RE-Juicing the Common Ground with Rowan Duczek
8) Non-Violence – I do not inflict my attitudes or desires on others. Where appropriate I step in and stop violence, manipulation or intimidation of myself or others, or at least say that I would like it to stop.
In my long association with this community I have not come across any direct physical violence and in this, we are fortunate compared to other environments. When it comes to ‘inflicting my attitude on others’, or even ‘manipulation’, that might well be another story. In my time at the Park I have come across bullying, especially of little ones that brought out the ‘Tiger Mama’ in me. And I have heard from at least one Park resident that he felt bullied by various community folk to sign up for an Experience Week, which he was not ready for or even interested in.
There are many degrees of ‘verbal violence’, some blunt and offensive, some subtle. I have noticed that the English language lends itself to very subtle ‘put-downs’ that I – a non-native speaker – only ‘get’ well after the event. It does not hurt but it ‘niggles’ like a mosquito bite. I had one of these recently and only by checking it out with a friend and native speaker did I get the insight on what it was that irritated me. Quite often, it is not the actual words spoken but the intonation and the silences in between. Eileen Caddy often addressed people with ‘darling’ as she could not remember all their names. I do the same, having myself a pretty bad memory for names but with no ‘put-down’ intended. I remember a radio panel programme where a fellow male panellist addressed Germaine Greer, the well known Feminist, with the words, “But… darling….” and she retorted calmly, “Dr. Greer to you…. Sir!” Which brought a chuckle from the audience and from me.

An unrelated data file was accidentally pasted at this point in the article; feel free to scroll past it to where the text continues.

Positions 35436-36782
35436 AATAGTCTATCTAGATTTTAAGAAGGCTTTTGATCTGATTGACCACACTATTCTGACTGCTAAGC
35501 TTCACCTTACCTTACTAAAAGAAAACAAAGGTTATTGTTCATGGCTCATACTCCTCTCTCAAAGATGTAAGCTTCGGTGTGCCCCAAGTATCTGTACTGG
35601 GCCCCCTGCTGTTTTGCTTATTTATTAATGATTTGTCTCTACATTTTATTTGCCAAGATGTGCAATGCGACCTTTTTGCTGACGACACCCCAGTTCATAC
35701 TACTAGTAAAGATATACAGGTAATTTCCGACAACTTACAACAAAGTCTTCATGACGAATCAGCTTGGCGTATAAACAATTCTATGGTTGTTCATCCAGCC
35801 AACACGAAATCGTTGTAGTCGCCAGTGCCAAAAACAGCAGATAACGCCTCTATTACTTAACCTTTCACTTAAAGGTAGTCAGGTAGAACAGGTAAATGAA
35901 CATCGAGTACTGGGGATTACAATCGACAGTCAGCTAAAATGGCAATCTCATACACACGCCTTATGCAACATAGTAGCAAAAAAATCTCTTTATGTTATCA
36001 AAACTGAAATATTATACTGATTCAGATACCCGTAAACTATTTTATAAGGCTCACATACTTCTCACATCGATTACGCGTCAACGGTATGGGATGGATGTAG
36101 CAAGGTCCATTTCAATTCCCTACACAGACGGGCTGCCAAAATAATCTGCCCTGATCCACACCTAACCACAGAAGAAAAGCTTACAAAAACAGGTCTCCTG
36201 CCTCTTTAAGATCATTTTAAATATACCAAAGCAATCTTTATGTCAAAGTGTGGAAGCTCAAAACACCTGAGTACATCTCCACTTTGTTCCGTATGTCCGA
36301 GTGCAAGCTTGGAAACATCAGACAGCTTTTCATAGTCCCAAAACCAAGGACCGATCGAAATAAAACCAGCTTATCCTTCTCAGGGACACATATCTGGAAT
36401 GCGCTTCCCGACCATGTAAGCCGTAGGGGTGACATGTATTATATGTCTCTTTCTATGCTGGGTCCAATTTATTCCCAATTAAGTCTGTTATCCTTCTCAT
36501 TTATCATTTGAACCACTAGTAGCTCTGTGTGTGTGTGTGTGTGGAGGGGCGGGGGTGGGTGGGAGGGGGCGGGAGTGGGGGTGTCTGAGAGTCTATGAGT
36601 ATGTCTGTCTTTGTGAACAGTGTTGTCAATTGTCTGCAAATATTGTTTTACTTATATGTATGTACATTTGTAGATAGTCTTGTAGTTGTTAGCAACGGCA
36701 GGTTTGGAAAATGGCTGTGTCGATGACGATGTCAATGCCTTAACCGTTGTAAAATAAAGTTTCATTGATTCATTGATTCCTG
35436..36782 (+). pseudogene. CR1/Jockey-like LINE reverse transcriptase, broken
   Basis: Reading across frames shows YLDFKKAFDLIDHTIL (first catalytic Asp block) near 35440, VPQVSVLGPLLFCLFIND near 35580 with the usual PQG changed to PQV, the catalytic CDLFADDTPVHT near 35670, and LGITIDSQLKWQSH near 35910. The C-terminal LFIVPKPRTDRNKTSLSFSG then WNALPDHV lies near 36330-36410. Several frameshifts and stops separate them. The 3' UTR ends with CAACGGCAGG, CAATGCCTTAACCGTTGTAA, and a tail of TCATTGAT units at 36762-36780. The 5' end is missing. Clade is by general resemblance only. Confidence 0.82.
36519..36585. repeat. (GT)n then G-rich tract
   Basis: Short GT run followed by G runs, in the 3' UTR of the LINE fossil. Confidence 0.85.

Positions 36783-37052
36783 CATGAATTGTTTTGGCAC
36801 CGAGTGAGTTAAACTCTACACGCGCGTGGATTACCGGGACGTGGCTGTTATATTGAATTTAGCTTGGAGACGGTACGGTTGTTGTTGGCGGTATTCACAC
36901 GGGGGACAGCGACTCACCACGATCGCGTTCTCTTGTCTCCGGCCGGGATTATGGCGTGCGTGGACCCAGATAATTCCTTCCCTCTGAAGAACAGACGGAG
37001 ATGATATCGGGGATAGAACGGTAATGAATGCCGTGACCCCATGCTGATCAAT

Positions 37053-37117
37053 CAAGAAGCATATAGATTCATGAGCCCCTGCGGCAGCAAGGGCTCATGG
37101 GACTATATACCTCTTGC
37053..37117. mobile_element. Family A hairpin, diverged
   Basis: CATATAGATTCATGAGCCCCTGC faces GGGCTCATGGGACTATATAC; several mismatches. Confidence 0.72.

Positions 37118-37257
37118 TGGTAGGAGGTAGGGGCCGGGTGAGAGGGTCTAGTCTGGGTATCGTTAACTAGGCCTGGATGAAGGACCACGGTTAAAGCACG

It was during the 1980’s that I came across the work by the Swedish Professor Johan Galtung in the field of Peace Research which made me aware of the intimate relationship between Direct Personal Violence and Structural Violence, violence embedded within the structure, be it within a family, an organisation or a nation state. British History shows abundant examples where prolonged Structural Violence led to Direct Personal Violence, from the Peasant Revolt in 1549 to the Brixton Riots during the Thatcher regime. The stark discrepancy between the beautiful, privately owned houses on the Field of Dreams and the rental area of caravans behind the Phoenix will surely NOT lead to ‘armed insurrection’ but from a Peace Researcher’s perspective, a form of Structural Violence might well be perceived.
Another form of violence is psychological and often self-imposed, that is the fear of speaking-out when something is evidently not OK. It is the fear of being regarded as a ‘Nestbeschmutzer’ (a German term meaning ‘shitting in one’s own nest’). I have the greatest respect for ‘whistle blowers’ who not only put their jobs, but sometimes also their reputation and even lives on the line. My sincere hope is that we, in this community, find better, more cooperative and imaginative ways in dealing with issues that are in need of improvement. And here, the Community Change Working Group is already doing an excellent job.